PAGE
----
Christmas Sucked!! I Want A Do-Over, Except I’m Too Tired.

Yeah, bah humbug to me, but  that’s the way I feel. This year my heart just wasn’t in it. Oh, I was at first, but then it went downhill right after the girls, Nat and myself decided not to exchange gifts. The girls were willing to buy for the two of us, but we felt that would have been a bit one-sided. We were asked by the two of them to concentrate our extra dollars on the grandkids. The two girls couldn’t come up with anything they wanted and it was therefore decided that all four of us would not buy for each other. I truly felt the idea was a good one at the time. We’d save a little bit of running around and maybe a few extra dollars, as would the girls. One was struggling financially because of her personal situation and the other has always insisted that we concentrate on her children rather than herself and her hubby. Of course, we ignored those requests over the years, until now. This year, however, we all made a joint adult decision, which much to my selfishness I regretted deep in my heart but my adult head knew it was the mature thing to do.

I may be close to having my 62nd birthday, but in my heart of hearts I still get excited Christmas morning. Without fail, I’ve been up with the birds every December 25th for as long as I can remember – even when myself, a sister and my brother spent a Christmas away from home while living in Edmonton. Our parents had shipped all of our presents to us and those packages sat under our little tree that was decorated with strung popcorn, a few ornaments and some tinsel. The three of us had a great time despite our loneliness and a phone call from home was the icing on the cake. With each passing year I thought I would grow out of this immaturity and accept Christmas like the grown-up I was suppose to. This year it came back to bite me and in spades. As selfish as it sounds, I still like to unwrap a gift or two – even if I know what’s inside. It somehow affirms that someone thought about you at one point, even if they did just decide what item on your list to get!!

I’m also a person who loves to wrap gifts. Not to brag but I’ve become pretty good at it and have wrapped presents for a couple of my sisters who don’t have the time nor the inkling to do so. I was overjoyed and loved every minute of it – despite the fact that it can be very tiring. The end results were worth every ache and pain that slowly crept into these old bones. This year I was only able to wrap around 8 gifts and half of those were done in gift bigs – of which I abhor!!! Yes, I know they’re useful, easy and a great time-saver – but I’m a purist and want to hear the tear of paper as it’s ripped from the sides of the box contained therein. I love to see big bows, colourful ribbons and little doo-dads atop a parcel, along with pretty little labels that say from us to you, with love. But yes, I truly understand why some people use the bags and not everyone can be a lover of wrapping parcels.

Waking up Christmas morning this year felt like any other day to me. There wasn’t going to be any “Christmas morning” for either of us. Instead, we were up early to go to each of the girls’ homes to watch our grandchildren open their gifts from us and all the while I felt as it I was going to their birthdays. All four grandkids were thankful for what they received and the requisite hugs were given, but by that point I was ready to go home, rip down the tree, put the decorations back into storage and just get on with the rest of the year. Somehow I made it through the day and once home, Nat and I had a nice quiet afternoon and sat in front of the fire with our grilled cheese sandwiches and french fries for supper. As Nat and I didn’t exchange gifts either, we agreed to buy an Apple TV for ourselves. That was about the only thing on my ‘Wish List’ I thought the two of us could use and after explaining all of its wondrous virtues, he agreed. I ordered it online from the Apple store and when it arrived a week before Christmas we left the FedEx box under the tree. It wasn’t until we had finished our meal that I decided to open up that little box and take a look at the instruction book. What the hell, I knew it was easy to set up but it gave me something to do while watching nothing on television.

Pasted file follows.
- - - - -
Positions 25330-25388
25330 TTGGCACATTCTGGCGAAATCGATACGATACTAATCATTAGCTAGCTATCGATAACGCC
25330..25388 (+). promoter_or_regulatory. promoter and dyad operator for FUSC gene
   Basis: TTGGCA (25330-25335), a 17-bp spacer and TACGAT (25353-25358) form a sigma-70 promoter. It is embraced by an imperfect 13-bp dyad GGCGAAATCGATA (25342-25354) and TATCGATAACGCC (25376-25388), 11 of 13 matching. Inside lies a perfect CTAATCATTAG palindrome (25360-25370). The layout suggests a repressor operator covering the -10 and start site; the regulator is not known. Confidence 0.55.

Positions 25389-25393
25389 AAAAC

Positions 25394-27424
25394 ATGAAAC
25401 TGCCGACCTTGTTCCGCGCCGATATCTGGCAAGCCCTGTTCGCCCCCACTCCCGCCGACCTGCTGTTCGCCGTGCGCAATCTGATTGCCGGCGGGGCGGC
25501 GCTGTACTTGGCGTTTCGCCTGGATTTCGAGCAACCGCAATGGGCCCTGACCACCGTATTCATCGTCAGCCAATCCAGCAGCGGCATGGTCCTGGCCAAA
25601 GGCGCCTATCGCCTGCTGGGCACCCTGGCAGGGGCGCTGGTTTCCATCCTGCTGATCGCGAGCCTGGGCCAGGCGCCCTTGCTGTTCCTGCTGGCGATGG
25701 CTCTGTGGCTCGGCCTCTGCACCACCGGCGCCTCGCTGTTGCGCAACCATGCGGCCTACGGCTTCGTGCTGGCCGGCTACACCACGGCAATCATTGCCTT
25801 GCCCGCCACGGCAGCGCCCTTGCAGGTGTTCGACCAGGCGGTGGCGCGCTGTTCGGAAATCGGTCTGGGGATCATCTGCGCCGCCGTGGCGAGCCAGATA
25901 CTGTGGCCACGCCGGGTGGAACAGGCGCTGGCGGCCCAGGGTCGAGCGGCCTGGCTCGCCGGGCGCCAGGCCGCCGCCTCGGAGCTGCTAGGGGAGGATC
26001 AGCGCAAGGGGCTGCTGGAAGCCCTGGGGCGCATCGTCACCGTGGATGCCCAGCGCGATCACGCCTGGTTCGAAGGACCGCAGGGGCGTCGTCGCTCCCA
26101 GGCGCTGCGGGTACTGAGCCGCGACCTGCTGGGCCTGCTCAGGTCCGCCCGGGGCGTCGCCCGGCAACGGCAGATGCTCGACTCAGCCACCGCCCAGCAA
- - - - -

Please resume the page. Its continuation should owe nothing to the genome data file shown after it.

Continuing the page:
With the arrival of Boxing Day and my side of the family coming for dinner, Nat and I were kept busy getting ready for the festivities. This was going to be the day, I told myself, that my spirits would perk up and I’d feel much better. Not seeing my sisters often enough since moving to Ridgeway, I knew the evening would be filled with laughter, stories and enough activities to keep my mind off how I was feeling. The table had been set a few days before as a time-saver, Nat put the turkey in the oven that morning, I pre-made the stuffing and popped it into the slow-cooker ready to be turned on. We were ready and good to go until our guests arrived.

With time to relax before our guests arrived we felt things were going pretty good, but something went horribly wrong after that. As Nat carved the turkey we discovered it was over-done. Apparently the battery in the meat thermometer decided to run low during the cooking process. We kept wondering why the bird was taking so long and once discovered what had happened, it was too late. The breast meat fell apart in Nat’s hands as he was trying to carve. We thought at this point the gravy would moisten things up, but as luck would have it, Nat had a hard time trying to thicken it up. I’m thinking we made too much and it was going to take a long time, but by now it was too late – our guests were arriving. – and the gravy was going to flow like coloured water!! I’m now thinking my family was lucky they contributed dishes to the meal – at least they’d have something to enjoy! One guarantee in the whole process was dessert – with Claudia’s cake, Gail’s pies, Thamazine’s tray of delectables and my cookies there was at least goodies to look forward to afterwards. I know it was my fault, but I honestly can’t remember eating my meal.